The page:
To help answer some of these questions, The Open Group assembled a distinguished panel to explore the practical implications and limits of the Internet of Things. So please join me in welcoming Said Tabet, Chief Technology Officer for Governance, Risk and Compliance Strategy at EMC, and a primary representative to the Industrial Internet Consortium; Penelope Gordon, Emerging Technology Strategist at 1Plug Corporation; Jean-Francois Barsoum, Senior Managing Consultant for Smarter Cities, Water and Transportation at IBM, and Dave Lounsbury, Chief Technical Officer at The Open Group.

Jean-Francois, we have heard about this notion of “cities as platforms,” and I think the public sector might offer us some opportunity to look at what is going to happen with the Internet of Things, and then extrapolate from that to understand what might happen in the private sector.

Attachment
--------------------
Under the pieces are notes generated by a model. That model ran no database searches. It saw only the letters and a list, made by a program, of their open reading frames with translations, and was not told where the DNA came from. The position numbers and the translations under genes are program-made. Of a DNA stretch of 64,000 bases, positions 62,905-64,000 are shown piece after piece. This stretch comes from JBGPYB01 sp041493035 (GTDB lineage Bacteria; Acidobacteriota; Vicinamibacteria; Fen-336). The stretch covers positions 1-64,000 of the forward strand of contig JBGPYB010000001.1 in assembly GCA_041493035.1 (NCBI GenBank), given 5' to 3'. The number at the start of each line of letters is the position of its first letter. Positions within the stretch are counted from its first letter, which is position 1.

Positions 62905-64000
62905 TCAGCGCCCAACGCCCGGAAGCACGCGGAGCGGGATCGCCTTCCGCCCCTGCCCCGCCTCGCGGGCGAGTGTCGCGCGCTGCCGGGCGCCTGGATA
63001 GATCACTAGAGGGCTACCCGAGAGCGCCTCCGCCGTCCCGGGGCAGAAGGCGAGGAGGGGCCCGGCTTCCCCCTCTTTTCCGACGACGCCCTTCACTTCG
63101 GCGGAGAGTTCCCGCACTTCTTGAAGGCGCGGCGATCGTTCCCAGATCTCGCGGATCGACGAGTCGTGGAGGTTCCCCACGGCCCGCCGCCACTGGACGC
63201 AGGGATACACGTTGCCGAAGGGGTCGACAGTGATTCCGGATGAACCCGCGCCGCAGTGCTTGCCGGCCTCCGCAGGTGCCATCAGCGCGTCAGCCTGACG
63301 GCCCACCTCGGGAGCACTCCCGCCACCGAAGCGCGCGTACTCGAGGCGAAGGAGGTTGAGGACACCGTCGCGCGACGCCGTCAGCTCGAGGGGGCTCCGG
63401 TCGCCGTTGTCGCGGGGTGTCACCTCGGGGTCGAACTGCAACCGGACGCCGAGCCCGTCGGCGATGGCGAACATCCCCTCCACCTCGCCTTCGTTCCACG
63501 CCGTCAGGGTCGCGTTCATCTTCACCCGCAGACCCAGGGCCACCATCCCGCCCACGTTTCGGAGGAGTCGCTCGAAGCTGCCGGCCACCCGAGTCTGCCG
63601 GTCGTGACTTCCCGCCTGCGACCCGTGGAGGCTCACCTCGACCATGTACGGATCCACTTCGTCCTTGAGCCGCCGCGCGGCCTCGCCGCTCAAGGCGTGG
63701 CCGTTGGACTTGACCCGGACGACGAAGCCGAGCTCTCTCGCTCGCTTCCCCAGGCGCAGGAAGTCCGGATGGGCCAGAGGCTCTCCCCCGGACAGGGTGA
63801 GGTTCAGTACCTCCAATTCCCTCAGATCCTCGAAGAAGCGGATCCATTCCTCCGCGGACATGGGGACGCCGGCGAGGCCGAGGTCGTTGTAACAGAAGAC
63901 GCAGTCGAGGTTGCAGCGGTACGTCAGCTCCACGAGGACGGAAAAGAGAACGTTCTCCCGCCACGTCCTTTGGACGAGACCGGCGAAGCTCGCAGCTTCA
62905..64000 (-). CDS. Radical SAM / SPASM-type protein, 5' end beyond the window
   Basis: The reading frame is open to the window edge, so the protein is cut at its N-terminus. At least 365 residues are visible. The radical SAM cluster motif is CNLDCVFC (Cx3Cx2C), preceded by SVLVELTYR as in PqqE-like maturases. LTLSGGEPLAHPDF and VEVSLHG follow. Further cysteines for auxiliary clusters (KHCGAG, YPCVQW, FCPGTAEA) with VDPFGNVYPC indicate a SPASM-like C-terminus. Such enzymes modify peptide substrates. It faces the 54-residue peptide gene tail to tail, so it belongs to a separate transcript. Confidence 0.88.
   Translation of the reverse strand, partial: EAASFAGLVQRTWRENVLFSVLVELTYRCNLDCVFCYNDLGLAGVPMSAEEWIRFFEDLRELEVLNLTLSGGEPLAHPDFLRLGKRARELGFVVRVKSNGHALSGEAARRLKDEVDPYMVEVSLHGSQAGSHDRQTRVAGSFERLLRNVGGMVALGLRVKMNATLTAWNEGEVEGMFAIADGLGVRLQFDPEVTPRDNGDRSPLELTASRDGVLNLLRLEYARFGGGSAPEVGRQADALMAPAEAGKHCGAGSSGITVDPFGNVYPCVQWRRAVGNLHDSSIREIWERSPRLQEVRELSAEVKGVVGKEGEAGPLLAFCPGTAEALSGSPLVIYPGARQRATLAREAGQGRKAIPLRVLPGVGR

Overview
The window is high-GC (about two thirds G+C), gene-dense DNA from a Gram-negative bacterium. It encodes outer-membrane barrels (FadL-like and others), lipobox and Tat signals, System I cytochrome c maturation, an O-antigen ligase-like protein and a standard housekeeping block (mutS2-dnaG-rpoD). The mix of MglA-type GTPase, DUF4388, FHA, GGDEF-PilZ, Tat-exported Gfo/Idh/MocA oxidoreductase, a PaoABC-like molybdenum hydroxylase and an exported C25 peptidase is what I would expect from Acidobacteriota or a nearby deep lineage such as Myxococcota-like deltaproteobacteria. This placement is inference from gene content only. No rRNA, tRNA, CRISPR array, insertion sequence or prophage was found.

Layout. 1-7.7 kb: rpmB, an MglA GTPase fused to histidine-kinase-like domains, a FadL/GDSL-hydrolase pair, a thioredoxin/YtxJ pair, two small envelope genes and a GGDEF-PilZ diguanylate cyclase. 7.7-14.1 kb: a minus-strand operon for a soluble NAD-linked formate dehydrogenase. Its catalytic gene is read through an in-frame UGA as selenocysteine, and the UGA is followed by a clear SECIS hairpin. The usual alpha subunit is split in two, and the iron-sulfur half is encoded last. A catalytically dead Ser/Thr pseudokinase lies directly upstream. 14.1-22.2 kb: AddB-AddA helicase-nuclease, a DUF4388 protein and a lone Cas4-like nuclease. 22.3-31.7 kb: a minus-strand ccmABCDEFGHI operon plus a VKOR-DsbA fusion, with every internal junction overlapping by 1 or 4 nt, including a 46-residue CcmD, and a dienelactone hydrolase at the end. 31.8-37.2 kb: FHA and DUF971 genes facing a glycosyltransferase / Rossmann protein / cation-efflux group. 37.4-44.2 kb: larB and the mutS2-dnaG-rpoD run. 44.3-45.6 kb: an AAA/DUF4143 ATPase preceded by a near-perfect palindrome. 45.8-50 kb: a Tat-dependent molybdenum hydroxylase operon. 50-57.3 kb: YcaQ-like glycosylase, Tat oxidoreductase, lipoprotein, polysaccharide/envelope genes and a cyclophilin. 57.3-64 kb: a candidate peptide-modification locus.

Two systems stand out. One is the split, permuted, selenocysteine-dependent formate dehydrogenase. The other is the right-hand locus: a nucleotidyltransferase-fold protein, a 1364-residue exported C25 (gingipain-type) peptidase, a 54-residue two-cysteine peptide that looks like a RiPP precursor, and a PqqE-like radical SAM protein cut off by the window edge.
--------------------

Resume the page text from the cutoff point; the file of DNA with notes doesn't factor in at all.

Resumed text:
Hypothetically, the public sector has a lot to gain. It doesn’t have to go through the same confines of a commercial market development, profit motive, and that sort of thing. Tell us a little bit about what the opportunity is in the public sector for smart cities.

Barsoum_Jean-FrancoisJean-Francois Barsoum: It’s immense. The first thing I want to do is link to something that Marshall Van Alstyne (Professor at Boston University and Researcher at MIT) had talked about, because I was thinking about his way of approaching platforms and thinking about how cities represent an example of that.

You don’t have customers; you have citizens. Cities are starting to see themselves as platforms, as ways to communicate with their customers, their citizens, to get information from them and to communicate back to them. But the complexity with cities is that as a good a platform as they could be, they’re relatively rigid. They’re legislated into existence and what they’re responsible for is written into law. It’s not really a market.